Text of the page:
I stretch a little on the front step and begin a slow pace, as the rhythmic steps begin, I let the juices take over.  Trying to block out the disappointments of the private schools…but still amazed how all of them acted.  The coup de grace was the school we were the most familiar with.

The “interview” was going perfectly.  We told the principal what families we knew that attended there and were met with big smiles.  We toured the campus and liked what we saw.  We didn’t flinch when she exclaimed: “Let’s pray!”  We locked hands across the shabby chic desk and lowered our heads, ignoring her rings digging into our fingers.  It felt like it was a test.   We patiently listened to the “Christ-centered” decrees the school implents.  And we sat in her office and tried to ignore her overdone hair and makeup, spilling our guts with our sad story until she too handed out those words of bigotry.

“Oh, we certainly cannot offer that kind of service.” She said with a sardonic smile on her face. I was glad Dan was with me this time to see it.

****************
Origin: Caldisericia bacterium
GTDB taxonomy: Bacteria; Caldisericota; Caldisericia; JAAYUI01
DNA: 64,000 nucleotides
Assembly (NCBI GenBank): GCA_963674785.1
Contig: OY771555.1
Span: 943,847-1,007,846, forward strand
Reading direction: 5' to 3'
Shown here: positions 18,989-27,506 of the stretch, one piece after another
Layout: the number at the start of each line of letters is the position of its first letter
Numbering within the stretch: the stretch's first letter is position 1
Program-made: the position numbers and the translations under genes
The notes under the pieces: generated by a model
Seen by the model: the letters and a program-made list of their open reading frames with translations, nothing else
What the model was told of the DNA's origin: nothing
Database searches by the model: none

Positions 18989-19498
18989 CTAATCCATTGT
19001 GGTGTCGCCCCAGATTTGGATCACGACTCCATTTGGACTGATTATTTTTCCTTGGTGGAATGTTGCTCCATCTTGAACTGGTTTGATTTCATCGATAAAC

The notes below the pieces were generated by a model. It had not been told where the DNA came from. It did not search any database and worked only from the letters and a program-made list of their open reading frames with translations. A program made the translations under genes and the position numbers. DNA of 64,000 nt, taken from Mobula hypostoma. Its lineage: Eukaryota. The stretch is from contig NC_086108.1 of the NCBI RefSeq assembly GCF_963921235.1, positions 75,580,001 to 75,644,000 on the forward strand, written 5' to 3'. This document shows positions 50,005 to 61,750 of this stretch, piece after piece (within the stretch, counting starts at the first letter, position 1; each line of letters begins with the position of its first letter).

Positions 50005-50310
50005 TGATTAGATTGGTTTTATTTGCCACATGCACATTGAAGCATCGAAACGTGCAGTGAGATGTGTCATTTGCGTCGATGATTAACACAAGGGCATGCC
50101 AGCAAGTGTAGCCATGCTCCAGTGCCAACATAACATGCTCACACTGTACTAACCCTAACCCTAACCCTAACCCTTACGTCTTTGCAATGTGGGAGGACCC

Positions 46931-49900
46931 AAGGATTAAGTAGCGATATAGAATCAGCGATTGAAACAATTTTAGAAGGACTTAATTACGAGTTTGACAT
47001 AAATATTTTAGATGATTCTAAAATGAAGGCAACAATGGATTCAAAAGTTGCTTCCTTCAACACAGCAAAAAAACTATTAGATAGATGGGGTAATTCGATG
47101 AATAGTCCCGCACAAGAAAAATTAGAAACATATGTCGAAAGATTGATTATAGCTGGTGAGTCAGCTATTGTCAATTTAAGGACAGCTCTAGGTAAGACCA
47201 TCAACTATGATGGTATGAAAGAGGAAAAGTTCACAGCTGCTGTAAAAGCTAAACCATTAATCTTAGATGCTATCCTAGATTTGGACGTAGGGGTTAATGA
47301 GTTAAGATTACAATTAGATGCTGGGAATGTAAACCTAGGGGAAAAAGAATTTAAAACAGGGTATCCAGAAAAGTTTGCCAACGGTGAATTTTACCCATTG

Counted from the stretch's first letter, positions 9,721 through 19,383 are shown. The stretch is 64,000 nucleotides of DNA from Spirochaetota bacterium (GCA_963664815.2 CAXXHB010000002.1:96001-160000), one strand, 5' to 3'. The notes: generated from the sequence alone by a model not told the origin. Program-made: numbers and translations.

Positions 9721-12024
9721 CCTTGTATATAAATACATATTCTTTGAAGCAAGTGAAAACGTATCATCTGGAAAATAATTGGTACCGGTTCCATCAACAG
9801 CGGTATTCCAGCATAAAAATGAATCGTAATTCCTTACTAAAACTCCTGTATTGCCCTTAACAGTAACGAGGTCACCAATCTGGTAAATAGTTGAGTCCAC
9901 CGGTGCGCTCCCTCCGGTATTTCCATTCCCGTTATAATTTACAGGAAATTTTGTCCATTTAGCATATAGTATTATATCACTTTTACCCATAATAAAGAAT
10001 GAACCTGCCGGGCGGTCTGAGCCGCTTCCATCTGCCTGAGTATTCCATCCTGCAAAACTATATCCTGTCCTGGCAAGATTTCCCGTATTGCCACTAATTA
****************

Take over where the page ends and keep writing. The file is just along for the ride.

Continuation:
“No, no, we will bring in the aide.” He says. The words I have said so many times in the last few days. “We don’t expect you to provide that.” Yup, those too.

“I understand that,” she says her white teeth peeking out from her red, glossy lips, “but we aren’t equipped to support a special needs child like him.”

It’s amazing how differently they all say the same thing. 

I shift in my seat and see Dan turn towards me and we meet eyes.  I see the frustration in his eyes and raise my eyebrows as if to say, “See what I mean?”  He nods and sighs. I take this as my cue. I turn back to the Dolly Parton look-alike.

“We aren’t looking for you to support him, just give us an educational backdrop that we can modify for him.” I say this as slowly and pleasantly as I can muster. I even flash her a sweet smile.  She sits unmoved.

“This campus would be such a great environment for him.”  I stretch this truth a little, but flattery always gets you places and I am again feeling desperate.  We are out of options.